Defendants argue that Plaintiff has failed to state a claim under the FCA because the TAC does not adequately plead "falsity," and thus the entire action must be dismissed. Even if Plaintiff has pled falsity, Defendants argue that (1) Plaintiff has again failed to satisfy the Rule 9(b) standard of pleading against several Defendants and (b) that Plaintiff's claims are limited to those based on injury to FPACT from 1999 to 2004. Because the Court agrees that Plaintiff has not adequately pled "falsity," the Court declines to consider these other arguments.

A. Plaintiff Has Failed to Plead Falsity under the Federal FCA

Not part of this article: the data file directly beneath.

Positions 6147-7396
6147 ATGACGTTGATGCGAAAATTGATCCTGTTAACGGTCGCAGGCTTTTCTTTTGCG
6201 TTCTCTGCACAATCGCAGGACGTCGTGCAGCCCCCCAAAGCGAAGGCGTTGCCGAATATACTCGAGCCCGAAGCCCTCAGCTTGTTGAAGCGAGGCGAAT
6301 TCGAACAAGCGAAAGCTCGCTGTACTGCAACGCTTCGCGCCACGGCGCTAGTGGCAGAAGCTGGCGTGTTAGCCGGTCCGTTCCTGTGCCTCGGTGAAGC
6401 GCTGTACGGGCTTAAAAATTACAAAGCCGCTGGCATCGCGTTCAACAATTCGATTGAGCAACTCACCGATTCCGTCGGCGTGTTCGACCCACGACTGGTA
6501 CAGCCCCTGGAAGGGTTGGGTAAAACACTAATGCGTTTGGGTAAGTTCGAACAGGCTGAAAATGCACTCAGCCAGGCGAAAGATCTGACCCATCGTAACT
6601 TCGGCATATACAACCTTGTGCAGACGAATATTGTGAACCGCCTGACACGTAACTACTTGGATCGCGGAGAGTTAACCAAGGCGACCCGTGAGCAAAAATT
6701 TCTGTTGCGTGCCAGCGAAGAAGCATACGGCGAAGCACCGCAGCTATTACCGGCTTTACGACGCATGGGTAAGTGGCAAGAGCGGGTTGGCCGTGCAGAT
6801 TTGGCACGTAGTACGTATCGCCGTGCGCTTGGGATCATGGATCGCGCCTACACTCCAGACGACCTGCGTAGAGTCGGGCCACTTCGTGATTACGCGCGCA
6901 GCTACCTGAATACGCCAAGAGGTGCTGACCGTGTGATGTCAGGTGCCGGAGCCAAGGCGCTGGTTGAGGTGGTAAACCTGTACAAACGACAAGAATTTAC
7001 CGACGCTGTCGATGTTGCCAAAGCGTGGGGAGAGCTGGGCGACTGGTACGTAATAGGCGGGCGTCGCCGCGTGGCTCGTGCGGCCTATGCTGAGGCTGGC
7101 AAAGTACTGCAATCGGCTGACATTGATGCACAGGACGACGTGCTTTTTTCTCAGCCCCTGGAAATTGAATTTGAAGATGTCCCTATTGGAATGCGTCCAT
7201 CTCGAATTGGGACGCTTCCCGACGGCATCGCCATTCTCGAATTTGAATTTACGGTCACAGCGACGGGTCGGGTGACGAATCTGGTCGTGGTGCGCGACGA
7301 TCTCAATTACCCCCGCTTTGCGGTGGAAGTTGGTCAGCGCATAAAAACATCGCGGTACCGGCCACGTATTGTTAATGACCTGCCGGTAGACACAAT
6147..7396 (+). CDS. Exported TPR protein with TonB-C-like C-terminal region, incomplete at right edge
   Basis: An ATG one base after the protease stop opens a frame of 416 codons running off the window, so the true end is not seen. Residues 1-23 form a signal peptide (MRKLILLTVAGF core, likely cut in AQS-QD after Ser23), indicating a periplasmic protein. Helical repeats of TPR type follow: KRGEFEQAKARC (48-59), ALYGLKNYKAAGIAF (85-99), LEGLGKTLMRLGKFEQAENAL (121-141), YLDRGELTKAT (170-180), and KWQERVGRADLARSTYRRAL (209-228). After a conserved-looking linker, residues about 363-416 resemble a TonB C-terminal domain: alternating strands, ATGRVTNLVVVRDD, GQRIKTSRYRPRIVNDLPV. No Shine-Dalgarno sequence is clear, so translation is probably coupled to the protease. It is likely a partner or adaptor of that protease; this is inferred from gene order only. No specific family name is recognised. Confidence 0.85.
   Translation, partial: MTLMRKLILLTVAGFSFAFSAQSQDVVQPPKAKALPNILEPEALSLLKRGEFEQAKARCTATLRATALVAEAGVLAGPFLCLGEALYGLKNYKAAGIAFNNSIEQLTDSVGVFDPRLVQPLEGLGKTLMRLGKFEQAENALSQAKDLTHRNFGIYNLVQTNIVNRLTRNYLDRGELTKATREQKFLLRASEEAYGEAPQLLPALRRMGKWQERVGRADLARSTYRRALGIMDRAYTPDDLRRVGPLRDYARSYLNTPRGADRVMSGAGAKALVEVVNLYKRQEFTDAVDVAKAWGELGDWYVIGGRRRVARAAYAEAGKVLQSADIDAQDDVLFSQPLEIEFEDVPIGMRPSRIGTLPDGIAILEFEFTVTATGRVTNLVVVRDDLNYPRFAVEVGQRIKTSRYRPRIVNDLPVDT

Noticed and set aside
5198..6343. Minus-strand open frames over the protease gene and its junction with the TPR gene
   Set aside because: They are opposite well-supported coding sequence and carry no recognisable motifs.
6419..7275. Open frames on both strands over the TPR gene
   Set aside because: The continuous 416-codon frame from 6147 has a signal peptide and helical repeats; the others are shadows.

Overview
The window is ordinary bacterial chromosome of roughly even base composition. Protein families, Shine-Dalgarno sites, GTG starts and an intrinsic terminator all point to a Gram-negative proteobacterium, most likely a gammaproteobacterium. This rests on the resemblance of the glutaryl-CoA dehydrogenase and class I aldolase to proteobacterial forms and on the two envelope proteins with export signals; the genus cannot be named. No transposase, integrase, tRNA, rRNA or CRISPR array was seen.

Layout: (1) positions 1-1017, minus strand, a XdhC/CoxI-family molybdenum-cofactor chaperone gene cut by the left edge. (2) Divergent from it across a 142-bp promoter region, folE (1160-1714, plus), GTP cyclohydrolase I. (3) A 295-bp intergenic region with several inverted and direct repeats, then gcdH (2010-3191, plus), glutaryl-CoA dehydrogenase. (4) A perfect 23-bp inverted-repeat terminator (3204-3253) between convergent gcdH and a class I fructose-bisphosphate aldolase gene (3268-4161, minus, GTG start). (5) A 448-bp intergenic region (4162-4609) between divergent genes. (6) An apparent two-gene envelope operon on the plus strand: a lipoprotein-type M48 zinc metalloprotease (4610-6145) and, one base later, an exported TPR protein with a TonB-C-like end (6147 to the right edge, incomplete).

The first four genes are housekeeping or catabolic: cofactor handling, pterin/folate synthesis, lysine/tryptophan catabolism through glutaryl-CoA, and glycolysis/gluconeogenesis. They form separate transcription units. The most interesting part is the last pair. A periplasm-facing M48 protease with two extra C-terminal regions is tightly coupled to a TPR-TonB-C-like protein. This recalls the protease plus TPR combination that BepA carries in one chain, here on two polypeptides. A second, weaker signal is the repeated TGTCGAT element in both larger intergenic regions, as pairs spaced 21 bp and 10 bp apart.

The FCA prohibits a party from knowingly presenting to the federal government a false or fraudulent claim for payment. United States ex rel. Hopper v. Anton, 91 F.3d 1261, 1266 (9th Cir. 1996); see also 31 U.S.C. § 3729.*fn6 "The archetypal qui tam FCA action is filed by an insider at a private company who discovers his employer has overcharged under a government contract." Hopper, 91. F.3dat 1266. Where the basis of the FCA claim is not that the claim for payment itself was explicitly false, a party may still be liable under a theory of "false certification." Hendow v. University of Phoenix, 461 F.3d 1166, 1171 (9th Cir. 2006). Under a "false certification" theory, a person who submits a claim for payment that in itself contains no explicit inaccuracies or misrepresentations may still be liable under the FCA if that person falsely certified that he was in compliance with a government regulation that was a material condition to receiving government payment. Id. The phrase "false certification" has no "talismanic significance" but is simply another way of describing a false statement made to the government. Id. at 1172.